River Hill: a chronicle of community change Couple making documentary film


Soon after Sue Furman moved to Columbia's newest village, she would spend hours on the phone with River Hill's developer and county officials tracking down information about community development issues.

It made her wonder whether there was a better way to inform the groups with a stake in the growing community -- old and new residents, the developer and county officials -- of development plans and to address growth-related problems.

That question became the genesis of a documentary film Hal and Sue Furman are making about River Hill, chronicling the development of the village and examining how change affects established communities and how distinct communities can be brought together.

Mr. Furman, 36, a technical director at CBS' Washington bureau, received a $1,600 grant from the county Cable Advisory Committee to produce the film for Cable 15, Howard County government's information channel. Mr. Furman applied for the grant under the cable channel's public access program, which allows county residents to produce and air their own shows. Grants are for expenses, not salaries.

Mr. Furman is doing the shooting and interviewing; Mrs. Furman, 36, is handling much of the research and production work. The Furmans were among the earliest River Hill settlers, moving to the community near Clarksville in April 1992.

The film will attempt to trace River Hill's development from concept to construction and how affected parties perceived those plans.

"I would like people to come away from viewing the documentary asking more questions about their neighbors and about the process of how a community is developed," Mr. Furman said.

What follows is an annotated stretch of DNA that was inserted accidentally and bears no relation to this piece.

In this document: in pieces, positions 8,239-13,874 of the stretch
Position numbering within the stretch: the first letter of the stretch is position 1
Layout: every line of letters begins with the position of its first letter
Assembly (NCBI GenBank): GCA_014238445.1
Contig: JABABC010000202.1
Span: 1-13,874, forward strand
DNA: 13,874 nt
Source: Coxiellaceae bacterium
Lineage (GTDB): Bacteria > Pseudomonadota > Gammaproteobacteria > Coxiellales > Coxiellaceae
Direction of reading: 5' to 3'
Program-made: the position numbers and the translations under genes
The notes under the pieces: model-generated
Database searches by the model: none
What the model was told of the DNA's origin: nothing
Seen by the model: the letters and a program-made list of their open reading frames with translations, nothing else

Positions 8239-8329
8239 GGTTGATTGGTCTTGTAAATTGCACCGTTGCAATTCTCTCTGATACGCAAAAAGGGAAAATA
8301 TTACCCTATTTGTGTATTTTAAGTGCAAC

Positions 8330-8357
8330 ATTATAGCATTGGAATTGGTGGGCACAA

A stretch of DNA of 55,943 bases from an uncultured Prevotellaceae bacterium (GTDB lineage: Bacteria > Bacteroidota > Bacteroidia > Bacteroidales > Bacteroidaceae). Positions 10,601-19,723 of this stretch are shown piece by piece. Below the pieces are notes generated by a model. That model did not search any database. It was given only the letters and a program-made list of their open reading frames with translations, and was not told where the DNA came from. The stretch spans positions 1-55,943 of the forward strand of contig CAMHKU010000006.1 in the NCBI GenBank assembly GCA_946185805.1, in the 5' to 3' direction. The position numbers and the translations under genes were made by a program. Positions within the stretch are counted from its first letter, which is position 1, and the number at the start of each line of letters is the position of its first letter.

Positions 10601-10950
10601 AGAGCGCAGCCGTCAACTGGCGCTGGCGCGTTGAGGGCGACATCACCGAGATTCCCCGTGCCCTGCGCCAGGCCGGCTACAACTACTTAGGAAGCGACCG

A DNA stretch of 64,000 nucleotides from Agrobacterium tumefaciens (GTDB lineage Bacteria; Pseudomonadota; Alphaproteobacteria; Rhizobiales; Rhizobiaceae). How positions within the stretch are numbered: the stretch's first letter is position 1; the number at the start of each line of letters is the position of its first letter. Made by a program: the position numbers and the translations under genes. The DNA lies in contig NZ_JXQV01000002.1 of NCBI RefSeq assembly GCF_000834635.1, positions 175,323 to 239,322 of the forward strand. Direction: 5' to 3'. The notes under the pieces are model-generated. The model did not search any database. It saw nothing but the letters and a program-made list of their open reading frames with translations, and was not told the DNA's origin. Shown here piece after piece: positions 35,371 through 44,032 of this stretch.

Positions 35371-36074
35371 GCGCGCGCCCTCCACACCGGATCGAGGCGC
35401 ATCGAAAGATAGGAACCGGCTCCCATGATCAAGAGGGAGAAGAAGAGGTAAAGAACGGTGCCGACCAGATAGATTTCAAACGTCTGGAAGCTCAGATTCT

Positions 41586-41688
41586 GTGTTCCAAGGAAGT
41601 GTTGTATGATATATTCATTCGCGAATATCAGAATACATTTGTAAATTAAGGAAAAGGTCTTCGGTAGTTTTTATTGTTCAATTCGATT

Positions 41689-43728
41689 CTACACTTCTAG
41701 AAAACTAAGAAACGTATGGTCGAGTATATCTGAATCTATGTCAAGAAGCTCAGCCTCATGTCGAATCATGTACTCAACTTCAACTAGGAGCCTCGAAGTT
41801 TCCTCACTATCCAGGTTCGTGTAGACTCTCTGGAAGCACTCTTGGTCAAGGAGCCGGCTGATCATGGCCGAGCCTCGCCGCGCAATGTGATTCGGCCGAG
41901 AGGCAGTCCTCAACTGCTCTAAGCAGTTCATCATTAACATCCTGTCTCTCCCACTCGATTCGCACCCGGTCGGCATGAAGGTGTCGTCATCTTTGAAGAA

Mrs. Furman discovered that the development of the new community was a "shock" to residents living along Trotter Road, a narrow, winding street with a rural character that will serve as River Hill's main artery. The Rouse Co., River Hill's developer, projects that Columbia's 10th and final village will have more than 200 houses by the end of this year and nearly 1,700 dwellings by 1998.

"It's asking them to change their way of life," Mrs. Furman said. "Some have horses, and some like being two acres back in the woods. They moved here for a reason. Some have said, 'We love Columbia, but let Columbia stay in Columbia, and let Clarksville stay the way it is.' "

Traffic and the design of Trotter Road are controversial issues that have brought parties together to consider the effects of growth.

Mr. Furman hopes to complete field work and editing on the 60-minute film, tentatively titled "The Last Village," by mid-December. In the next few weeks, he plans to interview River Hill residents and shoot at some key locations, such as the adjoining 1,100-acre Middle Patuxent Environmental Area and an old Trotter Road bridge.

"Technically, I'm interested in trying to do this for myself," said Mr. Furman, whose CBS job entails coordinating visual images from a control room for live television programs. "At work, a lot of what I do is instantaneous. I never sit down and produce an entire program myself. It's always a team putting things together."

He has completed interviews with several key figures, including County Councilman Paul Farragut, D-4th; David Forester, the Rouse Co.'s senior development director; and Al and Shirley Geis, Clarksville residents who formed a watchdog group.

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